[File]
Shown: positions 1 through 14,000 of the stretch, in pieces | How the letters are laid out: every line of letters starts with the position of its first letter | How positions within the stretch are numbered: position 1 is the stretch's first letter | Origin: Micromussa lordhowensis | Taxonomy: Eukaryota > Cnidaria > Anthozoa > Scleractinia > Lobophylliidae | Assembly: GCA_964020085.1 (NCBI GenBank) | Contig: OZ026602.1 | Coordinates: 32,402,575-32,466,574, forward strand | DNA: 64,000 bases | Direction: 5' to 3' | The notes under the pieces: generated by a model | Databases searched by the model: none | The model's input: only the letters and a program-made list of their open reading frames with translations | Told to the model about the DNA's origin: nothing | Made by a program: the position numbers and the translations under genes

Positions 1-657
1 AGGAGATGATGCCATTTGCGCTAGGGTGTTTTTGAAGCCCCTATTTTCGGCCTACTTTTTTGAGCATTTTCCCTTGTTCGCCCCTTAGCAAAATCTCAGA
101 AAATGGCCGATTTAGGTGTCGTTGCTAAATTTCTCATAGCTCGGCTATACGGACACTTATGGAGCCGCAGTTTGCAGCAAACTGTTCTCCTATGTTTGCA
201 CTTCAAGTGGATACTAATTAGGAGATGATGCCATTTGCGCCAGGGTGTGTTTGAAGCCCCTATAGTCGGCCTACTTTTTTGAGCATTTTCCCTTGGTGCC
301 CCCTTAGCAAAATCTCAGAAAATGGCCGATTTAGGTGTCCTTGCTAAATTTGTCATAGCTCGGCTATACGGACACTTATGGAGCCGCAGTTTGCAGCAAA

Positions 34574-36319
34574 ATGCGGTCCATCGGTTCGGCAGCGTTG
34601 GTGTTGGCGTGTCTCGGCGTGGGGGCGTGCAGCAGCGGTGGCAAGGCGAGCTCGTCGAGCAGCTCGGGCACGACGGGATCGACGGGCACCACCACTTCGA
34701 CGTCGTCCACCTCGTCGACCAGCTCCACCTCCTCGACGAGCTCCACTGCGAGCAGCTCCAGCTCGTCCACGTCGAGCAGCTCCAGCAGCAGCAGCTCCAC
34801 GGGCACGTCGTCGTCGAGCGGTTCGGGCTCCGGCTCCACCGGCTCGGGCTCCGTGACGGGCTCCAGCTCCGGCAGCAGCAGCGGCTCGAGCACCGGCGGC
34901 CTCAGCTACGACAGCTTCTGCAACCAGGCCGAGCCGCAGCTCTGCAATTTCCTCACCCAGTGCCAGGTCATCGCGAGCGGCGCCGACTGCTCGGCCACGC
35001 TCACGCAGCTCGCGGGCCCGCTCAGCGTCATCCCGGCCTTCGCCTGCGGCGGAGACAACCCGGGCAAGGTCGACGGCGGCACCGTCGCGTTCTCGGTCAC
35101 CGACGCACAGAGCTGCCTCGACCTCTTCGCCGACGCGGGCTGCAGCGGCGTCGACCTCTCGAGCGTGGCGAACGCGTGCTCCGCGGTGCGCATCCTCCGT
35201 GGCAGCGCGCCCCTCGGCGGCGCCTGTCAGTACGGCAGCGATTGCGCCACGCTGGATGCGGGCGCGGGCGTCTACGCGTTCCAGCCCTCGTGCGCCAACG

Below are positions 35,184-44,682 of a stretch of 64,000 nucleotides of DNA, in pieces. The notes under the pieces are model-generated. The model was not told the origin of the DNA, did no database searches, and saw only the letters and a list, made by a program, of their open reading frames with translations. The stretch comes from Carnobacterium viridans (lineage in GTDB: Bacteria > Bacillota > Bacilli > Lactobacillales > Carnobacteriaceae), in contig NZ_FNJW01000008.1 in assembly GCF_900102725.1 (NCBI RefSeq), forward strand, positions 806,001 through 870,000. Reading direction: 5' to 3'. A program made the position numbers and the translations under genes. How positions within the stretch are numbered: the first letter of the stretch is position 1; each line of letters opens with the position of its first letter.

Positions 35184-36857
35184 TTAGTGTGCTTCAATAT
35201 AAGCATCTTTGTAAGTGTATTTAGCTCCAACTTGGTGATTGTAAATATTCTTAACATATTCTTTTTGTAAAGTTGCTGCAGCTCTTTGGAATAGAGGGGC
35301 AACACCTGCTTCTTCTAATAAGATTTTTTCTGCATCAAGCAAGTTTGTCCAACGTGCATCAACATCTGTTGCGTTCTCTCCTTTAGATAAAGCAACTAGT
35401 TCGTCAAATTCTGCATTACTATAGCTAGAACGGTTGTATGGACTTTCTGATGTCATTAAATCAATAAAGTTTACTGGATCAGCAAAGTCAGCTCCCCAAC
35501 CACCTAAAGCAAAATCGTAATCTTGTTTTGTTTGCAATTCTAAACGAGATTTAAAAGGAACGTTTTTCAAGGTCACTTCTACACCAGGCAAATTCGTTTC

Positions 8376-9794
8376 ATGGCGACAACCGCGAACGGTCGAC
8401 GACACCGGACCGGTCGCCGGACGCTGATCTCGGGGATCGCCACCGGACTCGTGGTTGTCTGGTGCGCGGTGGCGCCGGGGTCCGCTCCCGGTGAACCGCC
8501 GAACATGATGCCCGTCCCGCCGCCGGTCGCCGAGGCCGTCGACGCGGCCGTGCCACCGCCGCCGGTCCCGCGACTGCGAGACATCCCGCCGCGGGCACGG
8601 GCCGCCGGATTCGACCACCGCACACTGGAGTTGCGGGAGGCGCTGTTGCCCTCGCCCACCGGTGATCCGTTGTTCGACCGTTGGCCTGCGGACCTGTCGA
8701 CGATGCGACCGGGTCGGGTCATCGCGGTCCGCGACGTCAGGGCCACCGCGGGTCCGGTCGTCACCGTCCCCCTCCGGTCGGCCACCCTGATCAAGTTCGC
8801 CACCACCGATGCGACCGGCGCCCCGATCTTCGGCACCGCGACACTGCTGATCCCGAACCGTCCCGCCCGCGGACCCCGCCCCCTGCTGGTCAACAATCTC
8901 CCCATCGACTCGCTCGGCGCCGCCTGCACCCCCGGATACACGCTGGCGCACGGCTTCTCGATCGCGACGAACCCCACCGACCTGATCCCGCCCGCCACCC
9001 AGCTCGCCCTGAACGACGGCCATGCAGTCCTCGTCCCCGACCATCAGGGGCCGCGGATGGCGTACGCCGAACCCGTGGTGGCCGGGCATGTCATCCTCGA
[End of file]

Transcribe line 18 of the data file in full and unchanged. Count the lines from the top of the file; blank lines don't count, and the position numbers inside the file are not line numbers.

35184 TTAGTGTGCTTCAATAT